Mr. PoP hates shopping. He hates shopping for new clothes. He hates doing the weekly grocery shopping. And I sometimes wonder if he’s capable of buying bath soap if I weren’t around. [Wait, scratch that. His bathroom was always stocked when we were dating, so at least he WAS capable of that at some time.]
As a result, I do most of the shopping, and it’s not a big deal. After all, I’m the one that was raised clipping coupons and shopping sales, so it’s kindof second nature to get good values based on what we need. Plus, I don’t hate it. So there’s that.
Recently, though, we happened to be passing by Target on a date night and I suggested we pop in to get some band-aids (unfortunate choice of shoes was causing blisters that I didn’t want to ruin date night) and we could pick up a prescription while we were at it. Super romantic, right?
Mr. PoP was game for a quick stop, but when we went in we realized that Mr. PoP had no idea when he was last in a Target (or similar superstore), whereas I’m in there probably once or twice a month. Turns out, we have some pretty varied views on them.
OhmygodOhmygodOhmygod. How the hell do people deal with places like that? If you gave me everything that was wrong with America, put it in a blender, baked it under the Florida sun and then dipped it in red paint you would have something that was not completely unlike a Target store. Rampant consumerism? Check. Low quality, over processed food supply? Check. On-site, high-interest credit cards? Check. The list just doesn’t stop…
But like the old Woody Allen joke, it’s not just the quality, it’s the quantity as well. Holy shit there is so much garbage in that store! Who could possibly need to decide between 25 different types of razor blades? It’s the same commodity product, that you can probably pay less for online anyhow!
According to fearofthings.com, the word for fear of owning property is orthophobia. I couldn’t find an entry for fear of box stores, but if anybody would like to suggest one I’m all ears…Targophobia? Junkophobia?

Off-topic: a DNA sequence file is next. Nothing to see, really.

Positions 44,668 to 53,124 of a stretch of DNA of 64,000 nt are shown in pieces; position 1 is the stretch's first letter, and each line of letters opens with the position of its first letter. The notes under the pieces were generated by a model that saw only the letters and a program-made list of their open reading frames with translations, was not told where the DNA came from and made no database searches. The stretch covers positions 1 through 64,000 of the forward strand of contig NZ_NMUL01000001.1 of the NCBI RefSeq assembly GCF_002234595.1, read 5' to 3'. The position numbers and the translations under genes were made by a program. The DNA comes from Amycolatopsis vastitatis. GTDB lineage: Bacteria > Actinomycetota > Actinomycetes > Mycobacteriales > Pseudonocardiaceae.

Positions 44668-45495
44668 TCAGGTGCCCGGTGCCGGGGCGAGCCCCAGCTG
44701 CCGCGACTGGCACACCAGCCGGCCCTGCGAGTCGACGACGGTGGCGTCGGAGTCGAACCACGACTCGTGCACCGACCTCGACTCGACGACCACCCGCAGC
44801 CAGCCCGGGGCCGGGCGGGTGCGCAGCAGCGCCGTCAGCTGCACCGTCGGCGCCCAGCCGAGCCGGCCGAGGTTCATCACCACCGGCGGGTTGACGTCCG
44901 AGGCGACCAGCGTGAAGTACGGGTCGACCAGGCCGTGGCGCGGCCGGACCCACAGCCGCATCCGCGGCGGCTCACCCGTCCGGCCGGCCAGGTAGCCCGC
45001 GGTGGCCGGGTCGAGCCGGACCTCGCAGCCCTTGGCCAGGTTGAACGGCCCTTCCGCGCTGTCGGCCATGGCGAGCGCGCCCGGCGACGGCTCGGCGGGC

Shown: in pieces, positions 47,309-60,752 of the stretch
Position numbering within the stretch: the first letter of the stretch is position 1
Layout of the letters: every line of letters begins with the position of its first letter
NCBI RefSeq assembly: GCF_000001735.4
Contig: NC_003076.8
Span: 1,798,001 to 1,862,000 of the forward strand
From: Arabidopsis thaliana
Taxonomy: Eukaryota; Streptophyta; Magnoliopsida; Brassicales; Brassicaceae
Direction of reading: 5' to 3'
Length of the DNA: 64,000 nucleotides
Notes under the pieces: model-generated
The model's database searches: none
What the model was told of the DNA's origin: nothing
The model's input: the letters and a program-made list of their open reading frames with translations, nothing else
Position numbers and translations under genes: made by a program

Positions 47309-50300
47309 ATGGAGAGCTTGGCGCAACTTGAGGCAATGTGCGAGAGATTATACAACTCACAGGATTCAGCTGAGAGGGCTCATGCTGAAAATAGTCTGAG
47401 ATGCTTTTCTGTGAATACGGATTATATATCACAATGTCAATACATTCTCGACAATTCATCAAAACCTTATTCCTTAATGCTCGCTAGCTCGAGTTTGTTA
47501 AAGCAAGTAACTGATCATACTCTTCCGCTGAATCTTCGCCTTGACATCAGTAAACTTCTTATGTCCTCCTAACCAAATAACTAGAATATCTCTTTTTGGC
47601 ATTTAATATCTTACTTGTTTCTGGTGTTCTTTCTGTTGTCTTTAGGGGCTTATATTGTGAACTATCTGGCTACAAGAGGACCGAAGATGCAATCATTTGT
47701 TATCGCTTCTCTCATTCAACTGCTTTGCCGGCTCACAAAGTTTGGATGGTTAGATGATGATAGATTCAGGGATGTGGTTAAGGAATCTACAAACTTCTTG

Unlike Mr. PoP, I don’t let the consumerism of superstores bother me. But, if we had unlimited funds and nearly unlimited time (well, the nearly unlimited time would be a natural and happy consequence of unlimited funds), I probably wouldn’t shop at supercenters. I like supporting small businesses and do so especially for businesses that directly give back to communities that I’m involved with (like the local running and biking communities). But in optimizing against time and money constraints, for now, sometimes superstores win.
However, in my view, all superstores are not considered equal. Target is pretty much the only one I go to with any regularity, usually about once or twice a month.
So What Do I Like About Target?
It’s clean and easy to navigate – and seems to be mostly the same wherever I go. There just aren’t that many different layouts of Target stores (though the 2 story Target stores in more dense urban areas still wig me out), so it can be a quick in-and-out stop.
Target’s sale prices and policies are excellent. Squawkfox recently compared Target and Walmart up in the great tundra to the north (since Target is new to Canada), and I think her price comparison cuts Target short because their sales are generally really good and really predictable. Because of that, it’s pretty easy to know if you’re getting their best price or not.
Target’s pharmacy is top notch and honest. (At least the one nearest to us is!) I have yet to find a pharmacy that is as consistent about giving good information and getting us the best deals as our Target is. Rather than being shady like our mail-away pharmacy and requiring you to fill a prescription before they tell you the price (got screwed once on that one!), Target pharmacy tells you the price before filling and for a couple of different prescriptions has actually saved me some serious money off my copays.
Target brings back good memories. In middle school and high school, I would walk with friends from school to Target just to hang out in the toy section occasionally trying on princess hats and talking about life. Target also gave my sister a big check. Quite literally. There was an actual oversized check involved in the little awards ceremony where she was awarded a college scholarship from Target based on some of the volunteer work she had done. So when Target says they give back to the community, they really do. I’ve held the (oversized) proof in my own two hands.
So in optimizing along all of our current constraints, superstores are a sometime store. (Much like cookies are now a sometime food.)
What’s your take on superstores? Or Target in particular?